A Life Lived: Darlene Collins reached out to everyone with love and a smile

Published 1:43 pm Tuesday, December 15, 2020

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Darlene Collins had a pocketful of love for almost everyone she met in life. “She was one of the sweetest people I knew, and full of love,” said her sister-in-law, Phyllis Davis.
A homemaker most of her life, Darlene enjoyed being at the side of her late husband, Gary. “When he was a member of the Carter County Rescue Squad, she was a Crewette. When he was coroner, she would go with him on calls and to pick up bodies. She was at his side always,” said Phyllis.
A niece, Judy Richardson, shared that Darlene was like a second mother to me. “When my parents worked the evening and night shifts at the rayon plants, I stayed with her and Gary. They lived across the road from us. She, then years later kept my son after school for me,” said Judy.
Judy shared that when in elementary school, she was a cheerleader, and Darlene’s daughter, Kay, was mascot. “When we had a game, Darlene would climb on that bus and go with us. It was because of her I got to participate in a lot of things that ordinarily I wouldn’t have been able to because both of my parents worked,” said Judy.
Darlene died Dec. 1 at the age of 88. In her latter years, her health had not been the best and she suffered a broken hip. “I talked with her almost every day. She was so much fun. Regardless of how bad she felt, she retained her sense of humor. Sometimes when I called and asked, ‘What are you doing?’ Her reply, especially if it was a cold day, might be ‘I’m sunbathing, what about you?’ She rarely complained,” said Phyllis.
Phyllis noted that Darlene was an excellent cook. “I loved her parsnips. She could fix them like no one else. She could make a good pea salad and the best au gratin potato soup. Every Christmas, the cousins usually got together at Christmas for snacks. It was always a fun time.”
She noted that in her younger years, Darlene worked at Bowers Florist.
Both, Phyllis and Judy shared that Darlene enjoyed shopping. “Her clothes were very fashionable, and she wore them well. And, boy did she love pocketbooks. She had one of every color,” said Phyllis with a chuckle.
“And, she never had to pump gas! Gary always did it for her. He treated her like a lady. He did the gardening, and she did the canning. He did all the outside work,” said Phyllis.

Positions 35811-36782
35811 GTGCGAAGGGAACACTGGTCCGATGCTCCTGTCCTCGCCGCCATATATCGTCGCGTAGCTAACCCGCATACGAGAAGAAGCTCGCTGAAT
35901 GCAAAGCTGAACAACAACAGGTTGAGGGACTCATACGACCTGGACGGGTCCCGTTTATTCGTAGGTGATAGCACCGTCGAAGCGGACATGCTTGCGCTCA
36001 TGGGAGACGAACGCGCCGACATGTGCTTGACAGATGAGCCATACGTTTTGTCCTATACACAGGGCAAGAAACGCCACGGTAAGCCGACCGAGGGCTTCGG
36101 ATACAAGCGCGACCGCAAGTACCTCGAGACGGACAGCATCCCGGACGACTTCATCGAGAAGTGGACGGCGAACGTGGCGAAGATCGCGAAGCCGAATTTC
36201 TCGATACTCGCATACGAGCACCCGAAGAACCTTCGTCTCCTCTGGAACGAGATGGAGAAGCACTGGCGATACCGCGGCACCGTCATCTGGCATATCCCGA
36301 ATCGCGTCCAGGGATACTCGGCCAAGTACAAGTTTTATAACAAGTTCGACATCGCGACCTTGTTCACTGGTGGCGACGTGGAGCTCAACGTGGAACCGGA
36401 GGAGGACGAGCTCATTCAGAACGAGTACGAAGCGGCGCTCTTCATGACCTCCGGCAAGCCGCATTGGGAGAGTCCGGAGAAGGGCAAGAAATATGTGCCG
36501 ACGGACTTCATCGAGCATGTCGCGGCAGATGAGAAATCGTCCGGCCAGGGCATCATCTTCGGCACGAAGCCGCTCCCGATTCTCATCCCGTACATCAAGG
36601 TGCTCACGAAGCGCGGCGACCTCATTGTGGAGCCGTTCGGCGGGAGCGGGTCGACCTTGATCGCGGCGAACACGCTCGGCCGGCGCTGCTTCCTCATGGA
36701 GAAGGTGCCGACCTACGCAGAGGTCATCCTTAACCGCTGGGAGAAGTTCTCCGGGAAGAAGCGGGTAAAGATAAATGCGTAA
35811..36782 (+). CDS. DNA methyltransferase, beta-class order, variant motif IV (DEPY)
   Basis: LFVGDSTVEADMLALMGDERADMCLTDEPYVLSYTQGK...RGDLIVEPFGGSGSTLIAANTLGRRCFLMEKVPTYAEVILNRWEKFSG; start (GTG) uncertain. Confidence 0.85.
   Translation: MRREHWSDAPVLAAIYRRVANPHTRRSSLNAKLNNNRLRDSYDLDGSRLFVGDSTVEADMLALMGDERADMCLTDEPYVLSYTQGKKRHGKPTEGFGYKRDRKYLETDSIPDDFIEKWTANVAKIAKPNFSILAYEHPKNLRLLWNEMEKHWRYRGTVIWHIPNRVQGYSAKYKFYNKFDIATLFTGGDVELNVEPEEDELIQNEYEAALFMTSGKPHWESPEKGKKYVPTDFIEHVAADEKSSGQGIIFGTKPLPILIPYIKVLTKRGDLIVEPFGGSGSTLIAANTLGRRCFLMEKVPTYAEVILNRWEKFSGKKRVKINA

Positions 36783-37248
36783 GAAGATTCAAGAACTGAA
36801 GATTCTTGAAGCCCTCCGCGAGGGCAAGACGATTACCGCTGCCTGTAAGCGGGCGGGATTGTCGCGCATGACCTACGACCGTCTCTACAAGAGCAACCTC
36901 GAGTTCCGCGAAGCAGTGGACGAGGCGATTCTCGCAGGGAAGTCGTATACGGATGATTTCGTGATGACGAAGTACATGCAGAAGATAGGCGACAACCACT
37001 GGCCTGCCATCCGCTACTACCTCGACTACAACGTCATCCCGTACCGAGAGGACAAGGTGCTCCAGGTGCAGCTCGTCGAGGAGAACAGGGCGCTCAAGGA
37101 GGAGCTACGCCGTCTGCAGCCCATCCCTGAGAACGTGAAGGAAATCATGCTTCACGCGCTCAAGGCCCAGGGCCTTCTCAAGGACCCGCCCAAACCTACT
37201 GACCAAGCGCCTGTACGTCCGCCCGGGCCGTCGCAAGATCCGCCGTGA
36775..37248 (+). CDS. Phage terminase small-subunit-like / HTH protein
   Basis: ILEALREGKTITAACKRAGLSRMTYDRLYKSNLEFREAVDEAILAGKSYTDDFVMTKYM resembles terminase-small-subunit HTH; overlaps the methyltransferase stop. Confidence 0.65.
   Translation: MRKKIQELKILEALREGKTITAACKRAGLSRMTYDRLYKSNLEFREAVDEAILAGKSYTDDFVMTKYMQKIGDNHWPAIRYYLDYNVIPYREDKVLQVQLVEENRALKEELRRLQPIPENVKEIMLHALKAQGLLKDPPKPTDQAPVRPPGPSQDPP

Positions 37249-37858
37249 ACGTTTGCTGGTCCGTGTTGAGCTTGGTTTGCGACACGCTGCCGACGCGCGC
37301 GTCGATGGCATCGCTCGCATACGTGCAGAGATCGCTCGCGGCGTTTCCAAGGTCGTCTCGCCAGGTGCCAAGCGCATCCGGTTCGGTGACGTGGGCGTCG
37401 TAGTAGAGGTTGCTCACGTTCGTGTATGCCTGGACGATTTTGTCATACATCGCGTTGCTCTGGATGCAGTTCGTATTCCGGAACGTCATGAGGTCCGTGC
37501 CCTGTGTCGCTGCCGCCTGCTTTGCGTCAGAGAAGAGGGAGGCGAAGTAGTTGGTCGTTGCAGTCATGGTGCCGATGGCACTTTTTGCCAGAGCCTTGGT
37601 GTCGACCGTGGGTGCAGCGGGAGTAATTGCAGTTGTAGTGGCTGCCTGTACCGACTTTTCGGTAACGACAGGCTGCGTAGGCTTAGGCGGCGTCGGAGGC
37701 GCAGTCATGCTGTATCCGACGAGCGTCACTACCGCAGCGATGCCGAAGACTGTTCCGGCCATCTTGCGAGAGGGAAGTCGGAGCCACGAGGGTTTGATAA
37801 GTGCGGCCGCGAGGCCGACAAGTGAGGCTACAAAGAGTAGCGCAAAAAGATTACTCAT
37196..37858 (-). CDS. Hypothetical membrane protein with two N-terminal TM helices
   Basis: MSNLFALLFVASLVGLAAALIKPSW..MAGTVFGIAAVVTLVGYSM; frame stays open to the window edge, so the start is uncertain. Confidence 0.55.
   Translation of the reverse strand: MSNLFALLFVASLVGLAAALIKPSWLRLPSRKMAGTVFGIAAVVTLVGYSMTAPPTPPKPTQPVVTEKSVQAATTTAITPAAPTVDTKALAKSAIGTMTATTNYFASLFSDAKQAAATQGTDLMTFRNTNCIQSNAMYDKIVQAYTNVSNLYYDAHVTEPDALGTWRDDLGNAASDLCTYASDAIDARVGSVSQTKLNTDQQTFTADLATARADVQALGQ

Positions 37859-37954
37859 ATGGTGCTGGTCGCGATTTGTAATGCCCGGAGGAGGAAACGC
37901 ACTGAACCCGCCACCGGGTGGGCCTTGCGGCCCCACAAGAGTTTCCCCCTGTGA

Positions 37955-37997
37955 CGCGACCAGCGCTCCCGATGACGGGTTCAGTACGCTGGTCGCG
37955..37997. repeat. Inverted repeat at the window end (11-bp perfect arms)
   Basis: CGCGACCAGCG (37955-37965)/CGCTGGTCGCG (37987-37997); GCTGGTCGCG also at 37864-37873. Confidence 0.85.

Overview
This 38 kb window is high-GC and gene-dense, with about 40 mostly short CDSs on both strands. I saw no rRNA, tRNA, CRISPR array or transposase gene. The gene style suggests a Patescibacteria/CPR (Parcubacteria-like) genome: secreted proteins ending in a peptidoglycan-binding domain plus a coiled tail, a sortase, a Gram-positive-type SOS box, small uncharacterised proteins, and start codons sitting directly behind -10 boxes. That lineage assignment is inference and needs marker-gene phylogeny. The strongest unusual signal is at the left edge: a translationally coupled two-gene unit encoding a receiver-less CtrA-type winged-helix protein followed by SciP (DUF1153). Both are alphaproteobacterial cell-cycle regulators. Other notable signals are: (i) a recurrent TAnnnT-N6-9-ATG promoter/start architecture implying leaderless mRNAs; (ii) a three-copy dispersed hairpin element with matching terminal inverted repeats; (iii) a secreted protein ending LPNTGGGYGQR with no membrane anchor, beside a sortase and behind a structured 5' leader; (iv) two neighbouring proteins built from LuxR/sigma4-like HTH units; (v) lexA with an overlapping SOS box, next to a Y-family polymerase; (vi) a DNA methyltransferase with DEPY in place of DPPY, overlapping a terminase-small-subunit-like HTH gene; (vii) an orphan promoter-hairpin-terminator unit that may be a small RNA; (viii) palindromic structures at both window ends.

“I always thought Darlene had the prettiest hands and fingernails. She kept them filed and polished. She had good taste when it came to clothes, shoes and pocketbooks,” said Judy.
She also shared that Darlene was a good housekeeper. 
Another thing Judy noted about her aunt was that whatever her husband and children did, Darlene was always involved, too. “When her son, Rick, played ball she was at his games. At Christmas time, she always had Gary’s family for Christmas. My husband said she and Gary went together like ‘soup and sandwich,’” said Judy.
“She was also a very giving person. I remember that she had a very beautiful Fostoria punch bowl…and if anyone wanted to borrow it, she’d let them. We took it everywhere and to all kinds of parties. Most people would not have let it out of their sight, but she was always very giving,” said Judy.
Phyllis noted that Darlene and Gary enjoyed traveling. Among the places they enjoyed visiting were Branson, Mo., and places along the Gulf Cost. “For the most part they were just common folks, who enjoyed each other and their family. Darlene loved his family as much as he did, and was always there for all of us. She was very special,” said Judy.
After Gary died, Darlene sold her Stoney Creek home and moved to the Central Community to be near her son, Rick, who has since died. Her daughter, Kay, soon moved close by.
“She never got over Rick’s death, but it was comforting to her to know that Rick’s wife, Vicki, was close by,” said Phyllis.
With Christmas just days away, Darlene’s family will celebrate the holidays without her this year, but, you can bet her spirit remains with them as well as memories of holidays past and her warm smile.

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